Paul Dolan, Professor of Behavioural Science at the London School of Economics and Political Science, discusses the relationship between money and mental well-being alongside the current post-pandemic cost of living crisis.
The word unprecedented has been used an unprecedented number of times over the last few years, especially in relation to the pandemic. We are currently facing an unprecedented cost of living crisis. As the money saving expert Martin Lewis CBE has said, “We are in a crisis, the health panic is being followed by an economic panic.”
Much of this has to do with the huge rise in energy costs, which not only affects home energy bills but hits businesses too, who then must put up their own prices to cover the additional costs, fueling inflation and a cost of living crisis. We are currently seeing inflation hit 10% in the UK with wages increasing at around half this. This represents a real wage cut for most workers. Those out of work, on benefits and pensioners are hit even harder as a greater proportion of their income is spent on energy and basic goods, such as food.
This crisis isn’t just impacting our pockets. It is going to have a significant impact on our mental health too. The impact of financial hardship is likely to increase debt as people struggle to cover basic living costs. Twice as many people in debt have mental health problems (two in five compared to one in five for those not in debt). Some of this difference will be caused by having money worries. Thinking about how to pay the bills etc. is very taxing and causes significant misery. Not knowing what is happening to your finances can cause uncertainty, which is itself associated with mental health problems.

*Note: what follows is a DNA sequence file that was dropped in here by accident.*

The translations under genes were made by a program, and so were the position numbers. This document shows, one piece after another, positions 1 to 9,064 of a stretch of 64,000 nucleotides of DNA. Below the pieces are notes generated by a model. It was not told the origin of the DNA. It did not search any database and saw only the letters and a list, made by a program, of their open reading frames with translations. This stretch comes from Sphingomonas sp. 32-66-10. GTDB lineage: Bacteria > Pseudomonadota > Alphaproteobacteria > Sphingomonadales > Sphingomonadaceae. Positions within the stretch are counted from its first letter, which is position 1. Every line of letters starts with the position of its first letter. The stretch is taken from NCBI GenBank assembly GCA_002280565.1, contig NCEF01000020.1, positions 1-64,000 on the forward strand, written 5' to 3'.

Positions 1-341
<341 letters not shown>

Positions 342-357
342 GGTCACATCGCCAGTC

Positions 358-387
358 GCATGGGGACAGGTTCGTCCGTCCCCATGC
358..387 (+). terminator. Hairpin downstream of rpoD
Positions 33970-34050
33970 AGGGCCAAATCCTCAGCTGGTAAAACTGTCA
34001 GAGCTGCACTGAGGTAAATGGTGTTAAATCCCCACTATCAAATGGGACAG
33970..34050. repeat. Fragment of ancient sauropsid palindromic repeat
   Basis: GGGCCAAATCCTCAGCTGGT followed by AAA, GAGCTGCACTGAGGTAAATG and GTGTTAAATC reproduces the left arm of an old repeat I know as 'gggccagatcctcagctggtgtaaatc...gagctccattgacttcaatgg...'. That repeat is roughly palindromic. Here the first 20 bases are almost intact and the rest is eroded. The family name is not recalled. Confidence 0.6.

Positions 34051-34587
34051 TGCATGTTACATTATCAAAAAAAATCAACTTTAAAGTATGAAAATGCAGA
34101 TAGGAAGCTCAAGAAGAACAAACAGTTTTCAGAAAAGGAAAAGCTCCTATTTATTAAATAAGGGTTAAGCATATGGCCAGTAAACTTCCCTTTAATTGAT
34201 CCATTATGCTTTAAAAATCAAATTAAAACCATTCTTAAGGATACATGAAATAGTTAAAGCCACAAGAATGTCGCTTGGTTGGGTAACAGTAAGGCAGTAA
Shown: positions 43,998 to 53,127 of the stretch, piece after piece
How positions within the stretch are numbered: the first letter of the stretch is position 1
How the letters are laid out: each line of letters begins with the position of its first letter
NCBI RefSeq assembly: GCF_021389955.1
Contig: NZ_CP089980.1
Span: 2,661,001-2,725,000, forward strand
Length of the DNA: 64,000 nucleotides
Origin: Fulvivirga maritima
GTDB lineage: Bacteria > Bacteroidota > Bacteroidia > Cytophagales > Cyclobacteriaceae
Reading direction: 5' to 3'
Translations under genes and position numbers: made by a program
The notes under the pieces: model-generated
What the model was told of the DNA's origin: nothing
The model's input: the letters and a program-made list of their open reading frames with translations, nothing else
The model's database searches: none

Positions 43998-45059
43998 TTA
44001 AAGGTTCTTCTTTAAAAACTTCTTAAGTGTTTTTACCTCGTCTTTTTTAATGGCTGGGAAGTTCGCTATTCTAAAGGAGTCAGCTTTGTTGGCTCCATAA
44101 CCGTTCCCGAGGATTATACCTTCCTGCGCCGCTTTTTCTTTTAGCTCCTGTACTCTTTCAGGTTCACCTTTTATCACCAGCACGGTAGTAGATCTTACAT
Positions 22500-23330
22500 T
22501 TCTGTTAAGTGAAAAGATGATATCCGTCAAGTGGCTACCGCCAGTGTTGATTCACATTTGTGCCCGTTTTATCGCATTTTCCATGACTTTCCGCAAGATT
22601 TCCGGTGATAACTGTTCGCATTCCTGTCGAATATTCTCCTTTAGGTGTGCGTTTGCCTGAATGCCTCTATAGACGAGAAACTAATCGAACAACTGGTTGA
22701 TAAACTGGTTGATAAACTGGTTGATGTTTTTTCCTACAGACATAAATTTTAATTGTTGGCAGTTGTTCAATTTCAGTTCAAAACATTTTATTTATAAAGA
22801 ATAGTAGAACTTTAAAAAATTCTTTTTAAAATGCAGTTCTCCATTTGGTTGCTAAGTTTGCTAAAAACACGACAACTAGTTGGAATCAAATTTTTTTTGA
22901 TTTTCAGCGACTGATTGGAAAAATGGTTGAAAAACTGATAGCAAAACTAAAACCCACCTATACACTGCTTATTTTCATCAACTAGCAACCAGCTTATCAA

Issues with money and mental health can create a vicious cycle where your mental state negatively impacts your ability to manage your money effectively, fueling the feeling that you can’t keep track of your finances. Financial well-being has a massive impact on mental health, so it’s not surprising that this crisis will keep many people up at night.
One way to improve financial well-being is to try and regain a sense of control over your finances. Here are two simple financial tips that can help improve your wellbeing during
As we enter winter, we may see the onset of a mental health crisis. We may not be able to do much to end the war in Ukraine, but we can mitigate some of the impacts on our own mental health. Having a grasp over our finances will reduce the stress and anxiety associated with increasing prices. Hopefully, amongst the disorder of the world, better financial management can assist in creating some order in our lives.
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